AFSCME, the AFL-CIO, UFCW and the Central Puertorriqueña de Trabajadores Sell out Public Workers in Puerto Rico

prlabor.jpgOn May 19, 2011 over 40 Puerto Rican trade union leaders from AFSCME Council 95, (Servidores Públicos Unidos/ Public Servants United’s José La Luz), the UAW, the United Food and Commercial Workers (Luisa Acevedo, Federación Central de Trabajadores/Central Federation of Workers) and the AFL-CIO (Lole Rodríguez Báez) and Federico Torres Montalvo from the Central Puertorriqueña de Trabajadores (CLAT, CMT) celebrated the reinstatement of the public employee collective bargaining law by the archreactionary, anti-worker, neoliberal "Tea-Party" colonial governor of Puerto Rico, Luis Fortuño and the president of the colonial senate, Rivera Schatz.

The leaders applauded the signing of Law 2079 that extended their collective bargaining agreements for two years by the same repressive government that used Law #7 to declare a fiscal emergency and lay off 30,000 public employees while promoting the privatization of government agencies, the public education system (kindergarten through 12th grade) and the University of Puerto Rico) through its program of public-private "partnerships."

They celebrated a law that didn’t even guarantee the economic clauses of union contracts.  It  tied its implementation to the fiscal health of the agencies where union members work. Abayardo Rojo, the newspaper of the Puerto Rican Communist Party, pointed out that signers of the law were the same far right "that didn’t allow the union leaders to enter the legislature and called on the riot police to stop them. The truth is that the their cowardice has led them to wag their tails for crumbs. They are well trained! After all, their dues bones are guaranteed for two more years."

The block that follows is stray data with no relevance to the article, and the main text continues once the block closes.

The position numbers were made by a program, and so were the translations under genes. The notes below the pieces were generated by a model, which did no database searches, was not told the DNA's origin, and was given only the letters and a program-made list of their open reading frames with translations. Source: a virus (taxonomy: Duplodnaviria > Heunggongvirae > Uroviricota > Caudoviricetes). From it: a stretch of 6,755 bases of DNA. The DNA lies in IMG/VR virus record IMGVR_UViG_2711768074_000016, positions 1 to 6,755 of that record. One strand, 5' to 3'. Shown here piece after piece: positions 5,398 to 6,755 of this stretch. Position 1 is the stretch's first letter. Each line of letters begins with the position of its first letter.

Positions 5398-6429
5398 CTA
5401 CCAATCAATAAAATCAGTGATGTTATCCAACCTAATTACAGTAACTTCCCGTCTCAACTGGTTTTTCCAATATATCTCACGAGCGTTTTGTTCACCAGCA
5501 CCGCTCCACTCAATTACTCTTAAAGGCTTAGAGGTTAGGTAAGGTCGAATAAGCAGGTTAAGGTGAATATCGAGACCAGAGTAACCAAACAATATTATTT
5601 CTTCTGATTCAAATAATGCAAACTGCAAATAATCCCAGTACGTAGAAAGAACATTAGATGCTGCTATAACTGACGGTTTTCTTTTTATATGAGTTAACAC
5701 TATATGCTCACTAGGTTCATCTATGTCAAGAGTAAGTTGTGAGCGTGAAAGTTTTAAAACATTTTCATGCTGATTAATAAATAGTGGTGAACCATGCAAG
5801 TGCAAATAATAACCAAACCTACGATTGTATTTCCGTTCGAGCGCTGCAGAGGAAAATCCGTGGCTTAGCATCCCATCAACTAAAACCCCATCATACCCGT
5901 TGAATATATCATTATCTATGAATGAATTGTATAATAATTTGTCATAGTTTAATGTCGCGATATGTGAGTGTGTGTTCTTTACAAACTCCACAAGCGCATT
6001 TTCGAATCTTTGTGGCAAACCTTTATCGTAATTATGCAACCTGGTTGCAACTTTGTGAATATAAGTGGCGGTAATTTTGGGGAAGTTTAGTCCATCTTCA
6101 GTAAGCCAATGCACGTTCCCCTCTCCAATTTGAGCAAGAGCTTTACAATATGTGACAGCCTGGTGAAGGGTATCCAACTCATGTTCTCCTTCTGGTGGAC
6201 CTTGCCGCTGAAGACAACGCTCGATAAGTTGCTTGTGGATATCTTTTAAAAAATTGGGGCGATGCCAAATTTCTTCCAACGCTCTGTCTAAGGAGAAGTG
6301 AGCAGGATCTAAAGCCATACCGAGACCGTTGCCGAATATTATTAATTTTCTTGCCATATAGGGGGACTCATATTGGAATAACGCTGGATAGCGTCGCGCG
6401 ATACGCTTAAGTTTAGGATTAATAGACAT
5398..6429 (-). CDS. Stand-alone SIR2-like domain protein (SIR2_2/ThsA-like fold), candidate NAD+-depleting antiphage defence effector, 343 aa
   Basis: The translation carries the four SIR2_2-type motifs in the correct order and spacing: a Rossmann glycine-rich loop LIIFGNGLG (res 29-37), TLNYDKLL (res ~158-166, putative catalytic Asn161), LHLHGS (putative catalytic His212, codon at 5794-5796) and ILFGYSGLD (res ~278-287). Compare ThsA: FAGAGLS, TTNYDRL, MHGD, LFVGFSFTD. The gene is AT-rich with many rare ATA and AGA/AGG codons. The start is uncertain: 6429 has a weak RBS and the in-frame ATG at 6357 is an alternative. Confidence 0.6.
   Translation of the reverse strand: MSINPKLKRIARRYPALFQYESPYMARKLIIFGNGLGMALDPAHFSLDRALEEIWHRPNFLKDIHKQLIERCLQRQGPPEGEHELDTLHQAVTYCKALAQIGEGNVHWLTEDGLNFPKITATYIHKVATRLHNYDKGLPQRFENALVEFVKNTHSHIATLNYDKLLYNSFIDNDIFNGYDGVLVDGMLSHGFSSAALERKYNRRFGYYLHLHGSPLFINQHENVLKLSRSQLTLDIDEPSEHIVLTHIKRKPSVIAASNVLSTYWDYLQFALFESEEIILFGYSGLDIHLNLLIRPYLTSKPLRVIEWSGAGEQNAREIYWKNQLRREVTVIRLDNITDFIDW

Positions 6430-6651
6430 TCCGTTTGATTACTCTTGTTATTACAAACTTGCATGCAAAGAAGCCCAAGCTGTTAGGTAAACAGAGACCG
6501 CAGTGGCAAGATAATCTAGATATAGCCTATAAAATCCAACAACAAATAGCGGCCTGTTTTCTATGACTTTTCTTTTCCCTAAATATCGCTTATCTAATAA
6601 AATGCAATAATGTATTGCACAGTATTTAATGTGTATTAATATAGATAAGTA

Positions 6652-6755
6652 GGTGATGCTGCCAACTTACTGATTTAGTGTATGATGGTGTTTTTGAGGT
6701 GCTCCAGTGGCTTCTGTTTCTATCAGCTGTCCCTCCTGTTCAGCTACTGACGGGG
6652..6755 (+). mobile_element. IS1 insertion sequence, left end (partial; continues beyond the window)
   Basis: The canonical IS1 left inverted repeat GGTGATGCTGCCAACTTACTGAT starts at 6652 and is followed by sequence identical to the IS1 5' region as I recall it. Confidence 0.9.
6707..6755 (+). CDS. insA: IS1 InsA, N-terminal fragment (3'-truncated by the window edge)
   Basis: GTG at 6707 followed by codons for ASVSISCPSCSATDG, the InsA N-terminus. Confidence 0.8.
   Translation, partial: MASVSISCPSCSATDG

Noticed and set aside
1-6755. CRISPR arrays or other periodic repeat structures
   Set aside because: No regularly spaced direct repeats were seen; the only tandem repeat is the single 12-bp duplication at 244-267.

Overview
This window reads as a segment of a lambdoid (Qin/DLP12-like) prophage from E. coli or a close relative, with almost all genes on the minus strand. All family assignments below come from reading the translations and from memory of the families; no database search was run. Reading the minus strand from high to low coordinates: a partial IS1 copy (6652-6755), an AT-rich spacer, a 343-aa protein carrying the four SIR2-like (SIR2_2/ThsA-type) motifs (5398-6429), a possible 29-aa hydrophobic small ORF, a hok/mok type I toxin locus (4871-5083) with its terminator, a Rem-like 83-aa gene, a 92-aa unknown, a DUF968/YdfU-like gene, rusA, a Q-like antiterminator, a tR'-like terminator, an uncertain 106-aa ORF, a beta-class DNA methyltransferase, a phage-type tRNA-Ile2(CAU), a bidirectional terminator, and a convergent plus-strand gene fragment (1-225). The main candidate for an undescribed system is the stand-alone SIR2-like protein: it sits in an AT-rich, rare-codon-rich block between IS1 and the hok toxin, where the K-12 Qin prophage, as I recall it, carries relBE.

This move by these unions leaves their laid-off fellow workers out in the cold. It also takes a large group of workers out of the struggle against the neoliberal policies of a thuggish government that is attempting to eliminate all that is Puerto Rican under the guise of a fiscal emergency. It gives the false impression that one can work within a colonial system that is bankrupt and cannot solve the problems that Puerto Rico faces.

The Puerto Rican working class is an essential part of the struggle for the independence of Puerto Rico. Workers’ organizations that promote a classless vision of economic struggle are neither the friends nor the representatives of the best interests of the people of Puerto Rico.

They are nothing more than the servants of the imperial interests of the US ruling class that talks "democracy," but promotes a subservient relationship for Puerto Rico.

This is not the labor movement that Puerto Rico needs.

August 5, 2011